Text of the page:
Are we, as runners, tougher than the average bear? Are we more wiry and wily and better poised to flee danger? Are our bodies more accustomed to pain and inured to hardship? Can we endure that which others can not? Do we function more efficiently when subjected to physical stresses and strains? As Darwin might posit, are runners more fit to survive?
I know for a fact how one other running blogger feels on the subject...just read Yvonne's eerily appropriate post from July.
I ponder these things occasionally when I run, but I certainly have entertained these thoughts more frequently over the last week. My work days have been filled with images of the downtrodden and defeated, miserable and hungry and pushed beyond their limits.
|But lately, there's been a second wave of characters in this human drama...the stalwart and cantankerous locals who just plain refuse to leave their beloved N'awlins. They stocked up long ago on propane and bottled water, canned peas and rice, and as one holdout told the NY Times, "I haven't even run out of weed yet." These people look nothing like the bedraggled shelter residents. They look remarkably healthy and strong and their faces show the kind of resolve that looks familiar to anyone who has stood and cheered at the 25-mile mark of a marathon.||Chang W. Lee/The New York Times|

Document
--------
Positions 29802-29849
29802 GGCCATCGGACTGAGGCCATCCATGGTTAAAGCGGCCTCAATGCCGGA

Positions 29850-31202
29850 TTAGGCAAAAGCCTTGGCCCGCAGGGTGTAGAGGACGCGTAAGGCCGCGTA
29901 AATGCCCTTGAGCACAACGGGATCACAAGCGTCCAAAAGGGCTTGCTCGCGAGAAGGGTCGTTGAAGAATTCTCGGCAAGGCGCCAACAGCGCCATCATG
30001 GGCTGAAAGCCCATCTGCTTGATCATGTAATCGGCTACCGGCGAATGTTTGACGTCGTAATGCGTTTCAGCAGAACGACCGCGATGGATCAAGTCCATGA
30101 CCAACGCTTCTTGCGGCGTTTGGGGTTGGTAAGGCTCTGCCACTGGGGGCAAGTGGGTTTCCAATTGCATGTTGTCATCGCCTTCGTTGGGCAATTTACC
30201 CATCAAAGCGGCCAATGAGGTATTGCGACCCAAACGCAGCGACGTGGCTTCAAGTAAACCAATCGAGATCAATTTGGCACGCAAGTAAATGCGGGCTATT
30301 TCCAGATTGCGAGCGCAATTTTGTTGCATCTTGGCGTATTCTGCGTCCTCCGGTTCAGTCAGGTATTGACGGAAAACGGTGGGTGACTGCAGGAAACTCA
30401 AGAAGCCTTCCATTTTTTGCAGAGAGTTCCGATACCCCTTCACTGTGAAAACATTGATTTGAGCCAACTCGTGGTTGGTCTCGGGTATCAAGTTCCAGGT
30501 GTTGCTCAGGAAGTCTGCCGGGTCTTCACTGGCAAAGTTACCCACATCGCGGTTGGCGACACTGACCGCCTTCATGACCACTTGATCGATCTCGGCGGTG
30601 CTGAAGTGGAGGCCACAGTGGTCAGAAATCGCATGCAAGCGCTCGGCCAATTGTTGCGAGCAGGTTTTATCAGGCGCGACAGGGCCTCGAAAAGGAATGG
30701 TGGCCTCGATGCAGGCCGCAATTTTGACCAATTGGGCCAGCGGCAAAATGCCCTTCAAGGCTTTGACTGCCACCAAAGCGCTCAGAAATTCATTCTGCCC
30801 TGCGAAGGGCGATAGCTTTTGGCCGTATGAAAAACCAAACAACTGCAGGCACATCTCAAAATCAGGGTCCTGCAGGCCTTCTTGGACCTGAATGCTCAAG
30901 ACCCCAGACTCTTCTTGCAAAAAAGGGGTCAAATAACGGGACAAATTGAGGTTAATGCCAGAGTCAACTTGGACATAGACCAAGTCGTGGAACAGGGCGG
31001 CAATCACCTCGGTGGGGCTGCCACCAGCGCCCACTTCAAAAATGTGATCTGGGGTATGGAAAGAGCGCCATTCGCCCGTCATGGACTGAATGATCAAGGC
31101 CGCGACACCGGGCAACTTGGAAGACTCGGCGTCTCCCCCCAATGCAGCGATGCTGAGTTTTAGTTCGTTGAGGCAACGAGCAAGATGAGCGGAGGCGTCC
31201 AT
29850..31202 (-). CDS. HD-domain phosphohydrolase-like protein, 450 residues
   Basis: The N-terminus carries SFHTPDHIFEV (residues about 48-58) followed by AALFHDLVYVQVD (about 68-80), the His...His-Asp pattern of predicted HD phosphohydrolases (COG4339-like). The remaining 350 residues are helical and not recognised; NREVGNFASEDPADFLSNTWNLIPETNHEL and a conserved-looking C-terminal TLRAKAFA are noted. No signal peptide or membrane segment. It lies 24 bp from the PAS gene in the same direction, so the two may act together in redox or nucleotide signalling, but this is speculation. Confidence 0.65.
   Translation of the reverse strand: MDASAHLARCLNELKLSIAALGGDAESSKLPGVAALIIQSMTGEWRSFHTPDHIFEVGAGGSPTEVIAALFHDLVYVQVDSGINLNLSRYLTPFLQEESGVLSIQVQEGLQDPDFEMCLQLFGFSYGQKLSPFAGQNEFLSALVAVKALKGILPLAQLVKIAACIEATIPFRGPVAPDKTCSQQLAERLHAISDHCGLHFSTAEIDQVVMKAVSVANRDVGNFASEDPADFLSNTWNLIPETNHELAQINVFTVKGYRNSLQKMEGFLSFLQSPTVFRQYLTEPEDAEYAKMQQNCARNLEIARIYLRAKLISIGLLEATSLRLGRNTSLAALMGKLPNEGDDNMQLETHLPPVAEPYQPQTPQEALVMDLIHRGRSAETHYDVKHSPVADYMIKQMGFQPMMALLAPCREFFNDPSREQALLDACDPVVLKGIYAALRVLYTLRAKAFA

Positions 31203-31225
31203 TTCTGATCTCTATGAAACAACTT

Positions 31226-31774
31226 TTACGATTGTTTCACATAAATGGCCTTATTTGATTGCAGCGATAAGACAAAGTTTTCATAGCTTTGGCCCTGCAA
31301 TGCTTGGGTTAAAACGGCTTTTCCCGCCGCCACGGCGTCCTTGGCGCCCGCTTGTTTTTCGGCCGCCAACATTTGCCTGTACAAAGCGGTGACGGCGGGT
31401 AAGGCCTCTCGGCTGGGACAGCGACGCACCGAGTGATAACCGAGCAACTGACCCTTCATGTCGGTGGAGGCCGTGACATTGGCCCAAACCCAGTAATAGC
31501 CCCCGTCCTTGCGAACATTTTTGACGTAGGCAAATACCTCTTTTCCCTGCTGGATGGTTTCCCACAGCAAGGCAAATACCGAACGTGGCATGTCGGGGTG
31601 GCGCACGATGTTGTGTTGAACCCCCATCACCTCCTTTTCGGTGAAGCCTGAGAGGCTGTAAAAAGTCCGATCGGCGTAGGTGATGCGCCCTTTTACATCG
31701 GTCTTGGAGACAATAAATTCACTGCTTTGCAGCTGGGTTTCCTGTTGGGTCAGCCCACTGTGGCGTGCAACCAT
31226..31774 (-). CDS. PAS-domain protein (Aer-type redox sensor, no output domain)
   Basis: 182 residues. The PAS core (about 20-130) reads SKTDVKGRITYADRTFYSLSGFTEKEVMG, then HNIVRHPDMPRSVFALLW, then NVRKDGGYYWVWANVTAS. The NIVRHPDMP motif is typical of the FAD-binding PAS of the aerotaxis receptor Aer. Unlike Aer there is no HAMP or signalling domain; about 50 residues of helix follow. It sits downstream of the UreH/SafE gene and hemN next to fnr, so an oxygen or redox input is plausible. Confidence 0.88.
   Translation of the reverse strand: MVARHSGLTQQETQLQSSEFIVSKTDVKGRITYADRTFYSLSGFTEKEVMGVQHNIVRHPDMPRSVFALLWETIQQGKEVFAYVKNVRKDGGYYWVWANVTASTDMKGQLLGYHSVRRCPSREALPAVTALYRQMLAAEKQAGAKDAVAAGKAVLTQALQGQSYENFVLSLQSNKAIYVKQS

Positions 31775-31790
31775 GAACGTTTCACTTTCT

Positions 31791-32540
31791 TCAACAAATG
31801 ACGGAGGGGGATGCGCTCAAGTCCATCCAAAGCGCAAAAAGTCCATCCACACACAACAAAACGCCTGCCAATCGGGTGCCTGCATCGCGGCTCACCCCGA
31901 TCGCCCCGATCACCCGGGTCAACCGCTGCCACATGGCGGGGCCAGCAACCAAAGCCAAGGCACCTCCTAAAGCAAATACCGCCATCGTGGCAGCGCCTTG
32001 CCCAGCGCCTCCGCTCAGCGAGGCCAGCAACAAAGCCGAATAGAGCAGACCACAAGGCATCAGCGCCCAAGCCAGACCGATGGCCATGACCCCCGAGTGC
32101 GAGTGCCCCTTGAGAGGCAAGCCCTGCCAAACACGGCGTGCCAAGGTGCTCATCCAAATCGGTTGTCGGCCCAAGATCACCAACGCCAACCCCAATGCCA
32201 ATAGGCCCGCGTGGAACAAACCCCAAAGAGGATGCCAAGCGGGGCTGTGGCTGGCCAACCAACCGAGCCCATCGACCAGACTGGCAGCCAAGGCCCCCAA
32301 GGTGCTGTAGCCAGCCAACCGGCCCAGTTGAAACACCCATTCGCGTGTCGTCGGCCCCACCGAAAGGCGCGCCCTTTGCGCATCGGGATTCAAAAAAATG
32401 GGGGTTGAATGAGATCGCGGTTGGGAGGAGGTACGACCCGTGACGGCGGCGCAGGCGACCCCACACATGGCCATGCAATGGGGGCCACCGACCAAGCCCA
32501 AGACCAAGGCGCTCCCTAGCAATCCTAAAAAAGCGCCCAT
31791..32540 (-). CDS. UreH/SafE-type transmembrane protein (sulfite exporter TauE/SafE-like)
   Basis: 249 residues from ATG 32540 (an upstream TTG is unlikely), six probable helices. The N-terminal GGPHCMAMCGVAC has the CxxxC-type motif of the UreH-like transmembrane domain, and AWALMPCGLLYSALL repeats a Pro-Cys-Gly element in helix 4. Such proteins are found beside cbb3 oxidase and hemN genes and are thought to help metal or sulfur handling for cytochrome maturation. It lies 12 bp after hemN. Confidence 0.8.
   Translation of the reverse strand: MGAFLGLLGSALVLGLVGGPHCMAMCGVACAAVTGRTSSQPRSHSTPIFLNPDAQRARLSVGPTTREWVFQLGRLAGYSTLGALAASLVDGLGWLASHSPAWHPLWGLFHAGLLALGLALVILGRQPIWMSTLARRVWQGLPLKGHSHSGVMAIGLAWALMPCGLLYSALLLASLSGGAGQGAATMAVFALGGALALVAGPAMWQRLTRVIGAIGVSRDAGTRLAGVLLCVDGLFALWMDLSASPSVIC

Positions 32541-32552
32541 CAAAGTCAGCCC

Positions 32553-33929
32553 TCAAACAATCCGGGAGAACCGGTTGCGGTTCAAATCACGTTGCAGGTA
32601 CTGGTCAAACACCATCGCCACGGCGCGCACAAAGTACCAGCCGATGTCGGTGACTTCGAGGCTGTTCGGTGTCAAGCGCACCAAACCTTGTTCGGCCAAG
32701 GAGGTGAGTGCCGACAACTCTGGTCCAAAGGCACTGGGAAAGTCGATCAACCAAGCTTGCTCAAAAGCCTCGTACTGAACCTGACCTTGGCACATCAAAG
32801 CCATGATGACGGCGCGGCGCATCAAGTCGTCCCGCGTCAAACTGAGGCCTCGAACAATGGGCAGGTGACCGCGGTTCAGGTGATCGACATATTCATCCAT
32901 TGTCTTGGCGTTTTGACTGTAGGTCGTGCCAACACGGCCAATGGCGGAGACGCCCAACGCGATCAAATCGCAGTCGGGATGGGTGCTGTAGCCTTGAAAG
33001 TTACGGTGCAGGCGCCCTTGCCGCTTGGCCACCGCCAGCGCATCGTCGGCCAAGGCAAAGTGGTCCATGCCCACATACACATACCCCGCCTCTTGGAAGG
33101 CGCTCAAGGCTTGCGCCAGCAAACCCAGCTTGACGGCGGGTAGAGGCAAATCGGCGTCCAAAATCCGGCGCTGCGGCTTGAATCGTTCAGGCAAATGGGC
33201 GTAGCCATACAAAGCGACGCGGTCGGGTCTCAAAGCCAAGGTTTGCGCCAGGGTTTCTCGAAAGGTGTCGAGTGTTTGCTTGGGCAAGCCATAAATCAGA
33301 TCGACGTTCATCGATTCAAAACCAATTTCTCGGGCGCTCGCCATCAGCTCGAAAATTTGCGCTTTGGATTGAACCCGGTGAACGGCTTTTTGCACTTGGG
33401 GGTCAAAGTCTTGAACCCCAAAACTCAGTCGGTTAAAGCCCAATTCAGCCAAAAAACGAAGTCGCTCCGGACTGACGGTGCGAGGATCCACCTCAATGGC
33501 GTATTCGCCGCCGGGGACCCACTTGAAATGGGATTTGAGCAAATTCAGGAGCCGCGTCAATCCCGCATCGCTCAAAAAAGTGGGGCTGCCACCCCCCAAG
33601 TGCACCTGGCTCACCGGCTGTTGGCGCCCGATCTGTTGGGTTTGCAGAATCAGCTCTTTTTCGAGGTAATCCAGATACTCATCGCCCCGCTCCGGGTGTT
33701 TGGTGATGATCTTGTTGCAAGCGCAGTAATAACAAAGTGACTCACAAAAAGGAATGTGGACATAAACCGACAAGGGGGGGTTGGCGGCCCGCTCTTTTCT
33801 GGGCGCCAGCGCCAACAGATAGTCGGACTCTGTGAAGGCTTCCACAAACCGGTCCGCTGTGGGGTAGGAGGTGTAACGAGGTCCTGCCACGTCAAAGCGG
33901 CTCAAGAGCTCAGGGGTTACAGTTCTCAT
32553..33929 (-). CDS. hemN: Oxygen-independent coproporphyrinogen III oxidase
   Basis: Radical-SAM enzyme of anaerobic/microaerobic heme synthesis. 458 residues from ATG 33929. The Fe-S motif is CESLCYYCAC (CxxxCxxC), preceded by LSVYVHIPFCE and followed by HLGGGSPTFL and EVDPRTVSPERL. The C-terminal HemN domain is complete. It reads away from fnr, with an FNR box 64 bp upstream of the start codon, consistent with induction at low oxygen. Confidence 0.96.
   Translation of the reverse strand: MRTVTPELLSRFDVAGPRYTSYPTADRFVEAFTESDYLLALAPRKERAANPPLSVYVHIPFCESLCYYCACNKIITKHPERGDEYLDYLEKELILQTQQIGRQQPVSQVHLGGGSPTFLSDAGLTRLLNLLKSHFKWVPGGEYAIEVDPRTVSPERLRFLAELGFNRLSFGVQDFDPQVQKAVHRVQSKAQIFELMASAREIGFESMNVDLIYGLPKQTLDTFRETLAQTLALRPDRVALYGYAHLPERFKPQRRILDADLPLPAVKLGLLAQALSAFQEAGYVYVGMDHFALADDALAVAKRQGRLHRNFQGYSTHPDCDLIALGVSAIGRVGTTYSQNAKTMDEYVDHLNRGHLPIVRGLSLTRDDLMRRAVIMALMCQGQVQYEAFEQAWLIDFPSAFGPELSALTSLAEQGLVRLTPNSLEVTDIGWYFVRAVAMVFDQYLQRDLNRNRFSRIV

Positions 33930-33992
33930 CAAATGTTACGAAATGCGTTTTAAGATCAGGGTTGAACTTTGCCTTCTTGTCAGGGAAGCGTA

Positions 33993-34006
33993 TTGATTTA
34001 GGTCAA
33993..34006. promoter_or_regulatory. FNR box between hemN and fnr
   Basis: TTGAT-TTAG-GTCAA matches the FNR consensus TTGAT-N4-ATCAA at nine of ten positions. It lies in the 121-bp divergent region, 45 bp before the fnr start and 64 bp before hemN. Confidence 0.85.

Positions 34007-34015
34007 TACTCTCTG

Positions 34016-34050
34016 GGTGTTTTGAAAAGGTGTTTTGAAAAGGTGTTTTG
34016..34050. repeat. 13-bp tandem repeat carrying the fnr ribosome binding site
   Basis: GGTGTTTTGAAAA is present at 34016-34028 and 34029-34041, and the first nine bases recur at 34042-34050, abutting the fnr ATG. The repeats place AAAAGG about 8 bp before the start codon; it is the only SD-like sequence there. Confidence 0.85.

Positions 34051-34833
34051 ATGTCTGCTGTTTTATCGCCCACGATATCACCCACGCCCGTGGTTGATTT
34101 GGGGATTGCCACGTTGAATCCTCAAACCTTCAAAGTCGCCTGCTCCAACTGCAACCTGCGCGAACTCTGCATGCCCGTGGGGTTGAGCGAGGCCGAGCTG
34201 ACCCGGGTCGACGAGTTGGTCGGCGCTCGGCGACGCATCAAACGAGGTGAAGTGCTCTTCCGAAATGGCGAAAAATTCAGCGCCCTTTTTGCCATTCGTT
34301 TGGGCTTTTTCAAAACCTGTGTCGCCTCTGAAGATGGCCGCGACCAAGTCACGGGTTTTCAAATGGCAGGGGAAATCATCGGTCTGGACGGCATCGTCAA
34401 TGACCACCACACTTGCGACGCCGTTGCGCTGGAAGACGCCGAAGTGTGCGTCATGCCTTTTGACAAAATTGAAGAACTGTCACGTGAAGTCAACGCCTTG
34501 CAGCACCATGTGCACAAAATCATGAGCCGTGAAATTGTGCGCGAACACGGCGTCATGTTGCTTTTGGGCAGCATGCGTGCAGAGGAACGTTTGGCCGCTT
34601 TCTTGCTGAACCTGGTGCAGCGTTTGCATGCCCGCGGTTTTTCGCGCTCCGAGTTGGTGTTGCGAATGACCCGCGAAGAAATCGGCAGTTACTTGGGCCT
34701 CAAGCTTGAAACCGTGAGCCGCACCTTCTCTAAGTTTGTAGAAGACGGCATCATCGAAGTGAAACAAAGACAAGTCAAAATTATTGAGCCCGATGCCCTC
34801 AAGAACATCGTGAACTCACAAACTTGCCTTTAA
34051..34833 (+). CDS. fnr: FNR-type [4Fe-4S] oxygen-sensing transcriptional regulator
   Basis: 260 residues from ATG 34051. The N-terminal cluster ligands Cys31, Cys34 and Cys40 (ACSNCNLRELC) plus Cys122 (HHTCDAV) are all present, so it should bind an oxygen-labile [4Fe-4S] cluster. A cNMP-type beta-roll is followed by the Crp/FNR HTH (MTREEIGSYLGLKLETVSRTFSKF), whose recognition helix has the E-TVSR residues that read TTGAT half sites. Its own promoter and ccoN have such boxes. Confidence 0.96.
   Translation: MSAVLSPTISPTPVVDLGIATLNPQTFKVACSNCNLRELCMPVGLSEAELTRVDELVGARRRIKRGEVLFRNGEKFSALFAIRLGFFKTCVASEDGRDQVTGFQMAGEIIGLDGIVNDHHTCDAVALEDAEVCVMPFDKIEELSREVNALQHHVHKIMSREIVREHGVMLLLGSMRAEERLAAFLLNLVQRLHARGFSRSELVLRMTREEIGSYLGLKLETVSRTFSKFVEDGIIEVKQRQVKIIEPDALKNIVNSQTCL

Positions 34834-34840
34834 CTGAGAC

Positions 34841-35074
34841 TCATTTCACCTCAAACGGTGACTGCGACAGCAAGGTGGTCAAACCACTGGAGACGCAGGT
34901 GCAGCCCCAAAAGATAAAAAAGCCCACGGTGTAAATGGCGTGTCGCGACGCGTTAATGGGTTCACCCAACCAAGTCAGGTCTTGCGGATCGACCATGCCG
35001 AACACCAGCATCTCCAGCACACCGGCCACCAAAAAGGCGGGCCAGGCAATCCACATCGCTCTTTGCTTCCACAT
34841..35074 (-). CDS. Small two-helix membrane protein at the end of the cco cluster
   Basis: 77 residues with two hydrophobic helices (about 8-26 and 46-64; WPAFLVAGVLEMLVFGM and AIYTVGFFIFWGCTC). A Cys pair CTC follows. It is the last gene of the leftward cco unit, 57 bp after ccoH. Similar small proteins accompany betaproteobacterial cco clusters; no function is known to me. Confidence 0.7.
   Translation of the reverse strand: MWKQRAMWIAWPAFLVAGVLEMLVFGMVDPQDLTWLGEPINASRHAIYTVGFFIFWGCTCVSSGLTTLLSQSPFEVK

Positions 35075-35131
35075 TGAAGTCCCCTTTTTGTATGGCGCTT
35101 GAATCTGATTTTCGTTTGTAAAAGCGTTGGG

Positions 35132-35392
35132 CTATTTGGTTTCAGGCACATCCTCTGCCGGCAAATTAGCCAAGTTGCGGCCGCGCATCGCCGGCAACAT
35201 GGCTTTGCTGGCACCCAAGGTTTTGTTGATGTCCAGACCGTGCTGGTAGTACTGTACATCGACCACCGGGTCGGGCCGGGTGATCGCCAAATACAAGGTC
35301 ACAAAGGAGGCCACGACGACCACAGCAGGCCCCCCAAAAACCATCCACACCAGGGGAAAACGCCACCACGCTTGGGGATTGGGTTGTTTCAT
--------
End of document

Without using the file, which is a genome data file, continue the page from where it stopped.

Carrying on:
p.s. I may have to rethink that shotgun...look at this quote from the same article in today's Times:
"To reduce the risk of violent confrontation, the police began confiscating firearms on Thursday, even those legally owned."
I don't know quite how I feel about that. I've always been a big proponent of gun control, using the logic that people still have the ability to arm themselves as long as their guns are registered. Does this mean I have to join the NRA now?